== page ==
A SERIAL offender who called a detective “a dead man walking” before a drugs trial involving his daughter has been jailed for 16 months.

Abdulla Taleb, 54, of Matherns Mill Fishery, Bailey’s Hayt, Mathern near Chepstow, confronted Detective Constable Barrie Redmond at Cardiff Crown Court, saying: “I know where you live.”

Police who arrested him next day found menacing notes on his phone, including the ‘dead man’ threat and one saying he would kill police “in an instant”.

The detective was the officer in charge of a drugs case, and was about to give evidence in the trial of Taleb’s daughter Kirsty Taleb-Williams six days before Christmas, when he was threatened inside the court building, Cardiff Crown Court was told.

She later admitted being involved in the supply of crack cocaine and is due for sentence on January 27.

Prosecutor Bethan Evans said of the confrontation: “The defendant was snarling, shouting aggressively and making threats, ‘Watch out, wait and see.’ He said he knew where the officer lived.

“DC Redmond said he was shocked, anxious and concerned for his safety.”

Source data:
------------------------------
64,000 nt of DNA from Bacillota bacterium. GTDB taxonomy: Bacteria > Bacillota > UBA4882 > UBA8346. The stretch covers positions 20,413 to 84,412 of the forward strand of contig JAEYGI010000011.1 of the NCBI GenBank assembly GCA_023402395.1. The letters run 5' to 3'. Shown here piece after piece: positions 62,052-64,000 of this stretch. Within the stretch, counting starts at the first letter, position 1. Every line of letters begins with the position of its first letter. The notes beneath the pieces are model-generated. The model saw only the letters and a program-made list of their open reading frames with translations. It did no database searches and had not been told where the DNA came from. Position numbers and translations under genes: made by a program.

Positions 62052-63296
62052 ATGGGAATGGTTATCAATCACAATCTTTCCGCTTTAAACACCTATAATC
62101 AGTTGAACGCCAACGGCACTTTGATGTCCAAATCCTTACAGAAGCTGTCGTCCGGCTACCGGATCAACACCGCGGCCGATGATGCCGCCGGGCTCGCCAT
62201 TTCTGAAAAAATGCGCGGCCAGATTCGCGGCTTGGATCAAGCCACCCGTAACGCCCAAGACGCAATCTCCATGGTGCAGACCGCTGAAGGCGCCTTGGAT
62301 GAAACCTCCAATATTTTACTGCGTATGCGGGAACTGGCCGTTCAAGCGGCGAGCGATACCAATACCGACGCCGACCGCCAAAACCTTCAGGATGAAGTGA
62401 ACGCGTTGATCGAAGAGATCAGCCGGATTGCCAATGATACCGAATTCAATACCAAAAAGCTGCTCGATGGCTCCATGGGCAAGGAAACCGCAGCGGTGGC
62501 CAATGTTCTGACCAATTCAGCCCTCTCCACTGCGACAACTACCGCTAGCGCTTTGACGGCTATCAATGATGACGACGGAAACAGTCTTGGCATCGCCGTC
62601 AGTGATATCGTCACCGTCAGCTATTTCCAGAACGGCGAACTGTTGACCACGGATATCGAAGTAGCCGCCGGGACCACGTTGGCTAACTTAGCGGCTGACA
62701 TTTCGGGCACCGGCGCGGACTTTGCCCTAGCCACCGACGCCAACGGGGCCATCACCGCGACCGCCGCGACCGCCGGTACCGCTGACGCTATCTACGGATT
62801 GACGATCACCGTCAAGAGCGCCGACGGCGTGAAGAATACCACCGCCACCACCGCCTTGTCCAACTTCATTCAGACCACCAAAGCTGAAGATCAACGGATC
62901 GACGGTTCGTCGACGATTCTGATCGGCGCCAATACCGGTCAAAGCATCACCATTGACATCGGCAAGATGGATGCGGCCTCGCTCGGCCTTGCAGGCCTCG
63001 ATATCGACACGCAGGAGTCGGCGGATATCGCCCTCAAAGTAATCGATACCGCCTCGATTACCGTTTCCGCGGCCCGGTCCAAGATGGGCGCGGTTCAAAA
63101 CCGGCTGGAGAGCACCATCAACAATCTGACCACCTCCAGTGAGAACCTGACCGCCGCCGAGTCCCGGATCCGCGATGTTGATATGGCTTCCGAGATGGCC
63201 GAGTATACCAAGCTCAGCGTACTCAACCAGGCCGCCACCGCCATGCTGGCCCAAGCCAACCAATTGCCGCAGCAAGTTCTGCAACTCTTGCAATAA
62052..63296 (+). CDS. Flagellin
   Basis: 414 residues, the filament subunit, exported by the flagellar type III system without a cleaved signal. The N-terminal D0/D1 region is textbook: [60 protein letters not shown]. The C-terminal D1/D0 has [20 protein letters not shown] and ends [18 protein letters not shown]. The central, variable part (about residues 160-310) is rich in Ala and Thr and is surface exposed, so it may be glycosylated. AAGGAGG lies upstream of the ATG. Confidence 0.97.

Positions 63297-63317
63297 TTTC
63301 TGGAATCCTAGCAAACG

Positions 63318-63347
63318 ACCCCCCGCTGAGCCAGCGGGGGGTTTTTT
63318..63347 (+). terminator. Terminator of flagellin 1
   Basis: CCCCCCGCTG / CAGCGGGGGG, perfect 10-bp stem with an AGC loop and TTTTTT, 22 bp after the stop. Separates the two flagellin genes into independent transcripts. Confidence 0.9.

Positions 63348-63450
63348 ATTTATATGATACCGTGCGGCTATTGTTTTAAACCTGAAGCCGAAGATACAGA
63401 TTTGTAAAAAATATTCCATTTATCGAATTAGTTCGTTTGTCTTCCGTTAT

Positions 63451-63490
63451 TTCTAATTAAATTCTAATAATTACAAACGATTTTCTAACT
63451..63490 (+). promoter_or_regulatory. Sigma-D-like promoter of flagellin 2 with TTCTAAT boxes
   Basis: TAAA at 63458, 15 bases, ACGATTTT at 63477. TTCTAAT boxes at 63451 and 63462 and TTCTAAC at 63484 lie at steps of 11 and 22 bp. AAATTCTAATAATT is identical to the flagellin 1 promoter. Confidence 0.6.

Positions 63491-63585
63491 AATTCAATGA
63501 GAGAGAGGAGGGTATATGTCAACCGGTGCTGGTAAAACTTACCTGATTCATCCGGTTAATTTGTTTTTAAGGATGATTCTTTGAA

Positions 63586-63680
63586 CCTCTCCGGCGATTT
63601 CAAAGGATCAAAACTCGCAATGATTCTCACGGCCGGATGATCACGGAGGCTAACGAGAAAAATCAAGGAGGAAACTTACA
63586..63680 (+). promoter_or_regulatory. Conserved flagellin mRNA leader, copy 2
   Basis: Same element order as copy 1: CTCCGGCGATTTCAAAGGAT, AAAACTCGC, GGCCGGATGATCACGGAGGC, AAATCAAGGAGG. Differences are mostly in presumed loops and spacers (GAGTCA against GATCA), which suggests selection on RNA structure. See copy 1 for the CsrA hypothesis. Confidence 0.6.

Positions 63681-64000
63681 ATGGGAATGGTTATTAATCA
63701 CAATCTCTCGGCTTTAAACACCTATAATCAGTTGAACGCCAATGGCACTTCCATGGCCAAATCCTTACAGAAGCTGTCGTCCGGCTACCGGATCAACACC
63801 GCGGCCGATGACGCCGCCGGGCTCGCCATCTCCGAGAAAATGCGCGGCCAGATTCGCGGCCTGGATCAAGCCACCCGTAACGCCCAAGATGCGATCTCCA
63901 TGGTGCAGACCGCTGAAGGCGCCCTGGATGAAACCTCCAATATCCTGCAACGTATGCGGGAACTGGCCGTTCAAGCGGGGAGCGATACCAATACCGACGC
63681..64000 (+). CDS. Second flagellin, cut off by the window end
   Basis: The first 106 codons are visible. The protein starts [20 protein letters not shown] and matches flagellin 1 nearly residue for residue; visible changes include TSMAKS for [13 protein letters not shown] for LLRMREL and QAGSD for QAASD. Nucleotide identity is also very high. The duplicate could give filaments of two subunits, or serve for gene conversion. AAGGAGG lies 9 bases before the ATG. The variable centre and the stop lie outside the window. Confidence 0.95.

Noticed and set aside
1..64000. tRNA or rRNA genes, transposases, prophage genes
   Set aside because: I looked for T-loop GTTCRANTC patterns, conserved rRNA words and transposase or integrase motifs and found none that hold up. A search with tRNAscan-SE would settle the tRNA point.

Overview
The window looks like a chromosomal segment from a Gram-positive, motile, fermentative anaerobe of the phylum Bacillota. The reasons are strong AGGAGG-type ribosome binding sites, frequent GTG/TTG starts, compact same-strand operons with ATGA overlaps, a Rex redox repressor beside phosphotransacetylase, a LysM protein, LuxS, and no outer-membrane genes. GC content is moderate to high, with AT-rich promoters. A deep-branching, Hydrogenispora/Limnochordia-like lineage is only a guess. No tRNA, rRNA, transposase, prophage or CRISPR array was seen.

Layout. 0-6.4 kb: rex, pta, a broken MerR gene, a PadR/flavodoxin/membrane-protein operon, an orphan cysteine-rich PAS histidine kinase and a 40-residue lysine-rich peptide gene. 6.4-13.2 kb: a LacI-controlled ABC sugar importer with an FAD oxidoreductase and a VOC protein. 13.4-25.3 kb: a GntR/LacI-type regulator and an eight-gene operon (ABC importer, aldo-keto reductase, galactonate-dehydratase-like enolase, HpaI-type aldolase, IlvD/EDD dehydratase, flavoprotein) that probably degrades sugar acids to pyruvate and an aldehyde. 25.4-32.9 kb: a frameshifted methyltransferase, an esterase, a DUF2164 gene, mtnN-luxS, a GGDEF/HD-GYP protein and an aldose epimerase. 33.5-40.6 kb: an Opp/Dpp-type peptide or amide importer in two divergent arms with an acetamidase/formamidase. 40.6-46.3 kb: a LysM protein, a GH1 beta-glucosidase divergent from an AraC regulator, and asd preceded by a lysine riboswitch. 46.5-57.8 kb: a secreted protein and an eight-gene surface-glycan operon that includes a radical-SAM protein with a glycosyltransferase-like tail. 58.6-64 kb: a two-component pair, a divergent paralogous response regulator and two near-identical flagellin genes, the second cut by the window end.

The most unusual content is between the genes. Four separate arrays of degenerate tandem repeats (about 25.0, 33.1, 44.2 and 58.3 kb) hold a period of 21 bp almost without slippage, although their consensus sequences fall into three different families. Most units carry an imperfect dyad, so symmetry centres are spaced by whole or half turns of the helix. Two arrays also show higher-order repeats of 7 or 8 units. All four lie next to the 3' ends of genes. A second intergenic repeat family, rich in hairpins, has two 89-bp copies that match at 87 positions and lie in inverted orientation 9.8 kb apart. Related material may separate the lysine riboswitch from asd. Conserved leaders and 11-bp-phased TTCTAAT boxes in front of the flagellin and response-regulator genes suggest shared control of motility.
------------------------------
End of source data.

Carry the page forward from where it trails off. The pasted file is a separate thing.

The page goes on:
He and his colleagues later spoke to the defendant outside the courtroom, who winked at them and gave his name as John Jones.

Officers discovered his true identity, but decided not to arrest him at that point so as to not interfere with the ongoing trial.

When proceedings had finished for the day, Taleb shouted more abuse at the detective on the court steps.

Police arrested him next day and seized his mobile phone which had a note written on it saying: “Do you know the best Gwent Police officer? I do. A f****** dead one.

“I’m not safe around any police officer – I will kill in an instant.

“Barrie Redmond of Newport CID is a dead man walking.”

Another note said he would “send some boys up his house” and “he’s finished”.

The court was told that Taleb’s record of offending totalled 35 convictions for 62 offences, including weapons, violence and drugs.

One conviction involved grabbing his mother by the throat and spitting in her face.

Kevin Seal, for Taleb, said he lived in a caravan in a field and suffered declining mental health.

He described the threats as “the ramblings of a man who was, and remains, deeply depressed and he’s currently on the mental health wing at Cardiff Prison”.

“He wants to apologise through me to the officer for the disrespect he showed,” he said.

But jailing him for 16 months, the Recorder of Cardiff Judge Tracey Lloyd-Clarke said: “You have a long-standing hostility towards the police and for this officer in particular… This was a deliberate decision by you to make threats. The officer has expressed concern for himself and his family.

“Those who threaten witnesses generally must understand it’s an extremely serious offence. In this case the threats are particularly serious as those threats took place inside and immediately outside the court building.”